Yard Dog Turns 20

Dream Syndicate and Mekons frontmen art – rock

Twenty years ago, Randy Franklin and his wife Jann Baskett opened Yard Dog Art Gallery. Spanning folk art to fine art, the South Congress landmark has curated Ian McLagan, Walter Salas-Humara, Mike Egan, Jimmy Lee Sudduth, Mose Tolliver, Kurt Herrman, and Scott Griffin. Tonight and tomorrow they celebrate with music and art by Steve Wynn and Jon Langford.

From the start, Franklin sought out artists.

“I pick artists with my eyes, first and foremost,” he says. “Then I ask myself, ’Do I love it? Do I think I could sell it? Does it fit in with what we’re already showing?’ We try to always have art on hand and on the wall by every artist we work with.”

Yard Dog was inspired by Baskett. She became interested in folk art while living in New York City and visiting the Hand-mad gallery in Hoboken, owned by famed Maxwell’s club owner Steve Fallon. A graphic designer, Baskett specializes in branding and identity at her company Foxtrot Bravo Alpha.

Franklin, then, is Yard Dog’s “day-to-day guy.” He grew up in Midland and El Paso. In 1974, the guitarist moved to Austin.

“The music scene brought me to Austin, places like the Armadillo, Doug Sahm, Willie’s Picnic. I got a job bussing tables at the old Saxon Pub, which was at I-35 and 38th Street. All the hippie cowboy acts played there: Jerry Jeff [Walker], Townes Van Zandt, Ray Willie Hubbard, and Michael Murphy.

“One night I bought a car from Townes for $7.”

Seven bucks?

“Townes and a buddy wanted another drink but we’re out of money. $7 bought them a couple of mixed drinks. It was a ’64 Buick hearse, green, with a ‘Z’ spray painted on the driver’s door. He said they’d been driving it through the Hill Country all day trying to blow up the engine but had only managed to blow out one cylinder.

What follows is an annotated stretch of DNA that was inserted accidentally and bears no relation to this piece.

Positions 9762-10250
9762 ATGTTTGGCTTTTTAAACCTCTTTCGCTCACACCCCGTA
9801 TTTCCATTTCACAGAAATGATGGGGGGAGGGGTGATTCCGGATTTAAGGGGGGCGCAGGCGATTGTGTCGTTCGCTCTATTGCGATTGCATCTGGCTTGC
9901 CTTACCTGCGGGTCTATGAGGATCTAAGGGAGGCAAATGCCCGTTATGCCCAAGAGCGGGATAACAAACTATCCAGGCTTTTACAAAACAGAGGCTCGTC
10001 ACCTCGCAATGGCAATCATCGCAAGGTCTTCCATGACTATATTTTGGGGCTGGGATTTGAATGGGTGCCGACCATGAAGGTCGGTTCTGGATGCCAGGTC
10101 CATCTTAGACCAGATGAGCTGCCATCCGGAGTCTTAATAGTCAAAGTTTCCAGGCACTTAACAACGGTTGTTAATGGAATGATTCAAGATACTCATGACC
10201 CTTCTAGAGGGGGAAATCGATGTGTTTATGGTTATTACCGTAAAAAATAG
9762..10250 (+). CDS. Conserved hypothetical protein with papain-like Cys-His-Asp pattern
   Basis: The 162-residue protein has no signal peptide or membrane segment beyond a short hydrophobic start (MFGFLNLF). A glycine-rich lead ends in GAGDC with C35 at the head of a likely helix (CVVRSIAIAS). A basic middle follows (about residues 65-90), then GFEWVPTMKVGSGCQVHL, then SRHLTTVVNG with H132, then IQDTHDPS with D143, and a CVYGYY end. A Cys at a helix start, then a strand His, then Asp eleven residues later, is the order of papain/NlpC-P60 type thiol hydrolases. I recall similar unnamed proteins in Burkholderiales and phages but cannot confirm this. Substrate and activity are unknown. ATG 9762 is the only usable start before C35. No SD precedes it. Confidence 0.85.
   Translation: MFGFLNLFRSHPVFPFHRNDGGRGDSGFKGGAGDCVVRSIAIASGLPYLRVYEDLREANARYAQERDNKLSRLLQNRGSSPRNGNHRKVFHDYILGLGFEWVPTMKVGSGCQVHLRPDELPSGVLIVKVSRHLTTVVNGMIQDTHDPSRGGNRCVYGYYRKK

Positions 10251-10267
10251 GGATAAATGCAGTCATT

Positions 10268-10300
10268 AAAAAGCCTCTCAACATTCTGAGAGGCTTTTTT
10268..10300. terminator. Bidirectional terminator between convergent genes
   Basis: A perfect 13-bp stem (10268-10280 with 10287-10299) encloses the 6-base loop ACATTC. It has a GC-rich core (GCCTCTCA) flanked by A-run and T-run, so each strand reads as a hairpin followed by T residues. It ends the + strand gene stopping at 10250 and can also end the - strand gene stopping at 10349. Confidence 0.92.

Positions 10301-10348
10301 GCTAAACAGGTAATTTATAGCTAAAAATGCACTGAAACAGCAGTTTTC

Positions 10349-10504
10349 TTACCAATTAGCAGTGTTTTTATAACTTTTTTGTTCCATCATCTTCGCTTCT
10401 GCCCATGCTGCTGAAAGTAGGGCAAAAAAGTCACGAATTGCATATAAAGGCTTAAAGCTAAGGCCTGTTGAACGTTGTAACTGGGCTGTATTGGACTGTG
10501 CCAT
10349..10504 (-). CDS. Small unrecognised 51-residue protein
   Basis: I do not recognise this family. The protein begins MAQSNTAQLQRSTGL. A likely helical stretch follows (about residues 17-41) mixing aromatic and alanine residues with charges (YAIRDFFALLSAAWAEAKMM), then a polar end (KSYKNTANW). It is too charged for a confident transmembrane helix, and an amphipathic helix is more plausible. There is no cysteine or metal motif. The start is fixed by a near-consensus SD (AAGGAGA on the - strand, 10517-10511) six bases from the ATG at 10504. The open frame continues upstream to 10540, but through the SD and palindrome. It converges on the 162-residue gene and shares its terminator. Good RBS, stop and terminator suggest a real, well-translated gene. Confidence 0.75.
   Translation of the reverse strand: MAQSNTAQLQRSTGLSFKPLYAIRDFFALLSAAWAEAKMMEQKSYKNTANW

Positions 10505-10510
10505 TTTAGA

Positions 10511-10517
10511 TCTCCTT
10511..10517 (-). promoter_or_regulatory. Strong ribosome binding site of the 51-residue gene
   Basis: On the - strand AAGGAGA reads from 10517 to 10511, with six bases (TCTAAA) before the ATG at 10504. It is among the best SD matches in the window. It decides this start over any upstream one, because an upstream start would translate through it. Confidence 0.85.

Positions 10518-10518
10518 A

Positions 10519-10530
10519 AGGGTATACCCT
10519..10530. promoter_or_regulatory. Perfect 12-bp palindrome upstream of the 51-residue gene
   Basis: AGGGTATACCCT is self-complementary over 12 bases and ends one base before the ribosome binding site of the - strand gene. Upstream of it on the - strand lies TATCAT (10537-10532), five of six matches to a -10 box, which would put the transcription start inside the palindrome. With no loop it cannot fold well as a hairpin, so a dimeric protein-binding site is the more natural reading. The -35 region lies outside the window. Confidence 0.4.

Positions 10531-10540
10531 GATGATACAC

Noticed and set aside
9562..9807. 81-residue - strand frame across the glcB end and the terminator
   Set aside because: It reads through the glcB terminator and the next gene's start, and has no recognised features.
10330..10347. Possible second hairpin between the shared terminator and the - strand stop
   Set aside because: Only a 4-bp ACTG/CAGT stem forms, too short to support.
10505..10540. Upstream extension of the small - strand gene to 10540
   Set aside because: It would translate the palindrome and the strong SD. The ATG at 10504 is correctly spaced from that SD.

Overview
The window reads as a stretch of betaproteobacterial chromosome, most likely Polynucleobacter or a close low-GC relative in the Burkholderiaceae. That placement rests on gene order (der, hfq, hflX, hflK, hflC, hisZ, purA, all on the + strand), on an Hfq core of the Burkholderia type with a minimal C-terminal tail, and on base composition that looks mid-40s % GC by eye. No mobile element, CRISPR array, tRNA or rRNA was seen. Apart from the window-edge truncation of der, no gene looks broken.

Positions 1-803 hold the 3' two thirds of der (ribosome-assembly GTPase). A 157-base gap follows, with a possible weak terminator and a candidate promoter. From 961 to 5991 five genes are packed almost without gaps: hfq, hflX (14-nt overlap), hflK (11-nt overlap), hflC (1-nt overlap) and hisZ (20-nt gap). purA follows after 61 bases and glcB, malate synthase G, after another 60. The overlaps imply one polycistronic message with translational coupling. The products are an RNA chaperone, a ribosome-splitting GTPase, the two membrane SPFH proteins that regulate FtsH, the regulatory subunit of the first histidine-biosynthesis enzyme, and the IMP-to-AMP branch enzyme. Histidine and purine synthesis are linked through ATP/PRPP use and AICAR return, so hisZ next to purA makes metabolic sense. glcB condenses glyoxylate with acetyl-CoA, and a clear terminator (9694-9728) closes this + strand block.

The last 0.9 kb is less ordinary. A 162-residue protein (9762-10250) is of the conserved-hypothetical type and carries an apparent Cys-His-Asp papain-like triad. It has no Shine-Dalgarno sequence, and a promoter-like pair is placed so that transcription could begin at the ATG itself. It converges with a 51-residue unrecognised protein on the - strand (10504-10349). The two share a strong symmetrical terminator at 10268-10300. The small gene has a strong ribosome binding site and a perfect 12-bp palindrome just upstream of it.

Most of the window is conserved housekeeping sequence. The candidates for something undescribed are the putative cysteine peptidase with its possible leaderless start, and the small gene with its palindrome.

“It ran for a few days until it didn’t.”

Franklin plays with Mike Hall in the Wild Seeds, alongside Larry Seaman in Why Not Satellite, and in Jon Langford’s band when the UK icon visits town. Franklin met the Welsh poet, punk rocker, and painter in 1996 during the Gallery’s first South by Southwest. Yard Dog and Langford now go hand in hand.

“I have a large cast, but Langford is my leading man,” affirms Franklin.

Yard Dog has hosted renowned SXSW day parties since they opened. Langford’s almost always present, often with his marauding cowpunks the Waco Brothers. Chicago label hub Bloodshot Records, long home to Langford, has staged many an alt.country blowout in the back patio behind the store.

Jan Baskett and Randy Franklin as interpreted by Jon Langford

Franklin met his spouse in 1990 during SXSW when she worked for Details magazine. Two years later, she moved to town and the couple soon married. Yard Dog is their collision of art and music.

“I came out of the indie rock scene, and I think we’ve strived to create a gallery full of art that’s made in the same spirit as indie rock,” explains Franklin.

In that sense, he’s a good talent scout both musically and visually.

“You have to have a reasonably good knowledge of the history of art, an understanding of what’s come before and what’s possible – a sense of self. I don’t think one could do this without having a strong sense of purpose.

“I get a ton of submissions from artists whose work looks like it was done by the same committee of twentysomethings. In other words, their work is over-informed by their culture. Culture influences and informs art, but what makes an artist special comes from inside that artist.

“That’s the kind of artist I’m interested in,” muses Franklin.

Now 62, he says he’s as happy as a man can be between his family, Yard Dog, and still playing music. His son is on the verge of teenhood.

“Fatherhood has changed me in every way. I feel like I’ve been given a great gift,” he says. “I try to deserve it.”

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Yard Dog Art Gallery, Randy Franklin, Jann Baskett, Wild Seeds, Mike Hall, Why Not Satellite, Foxtrot Bravo Alpha, Jon Langford, Mekons, Waco Brothers, Steve Wynn, Dream Syndicate, Townes Van Zandt, Ian McLagan, Walter Salas-Humara, Mike Egan, Jimmy Lee Sudduth

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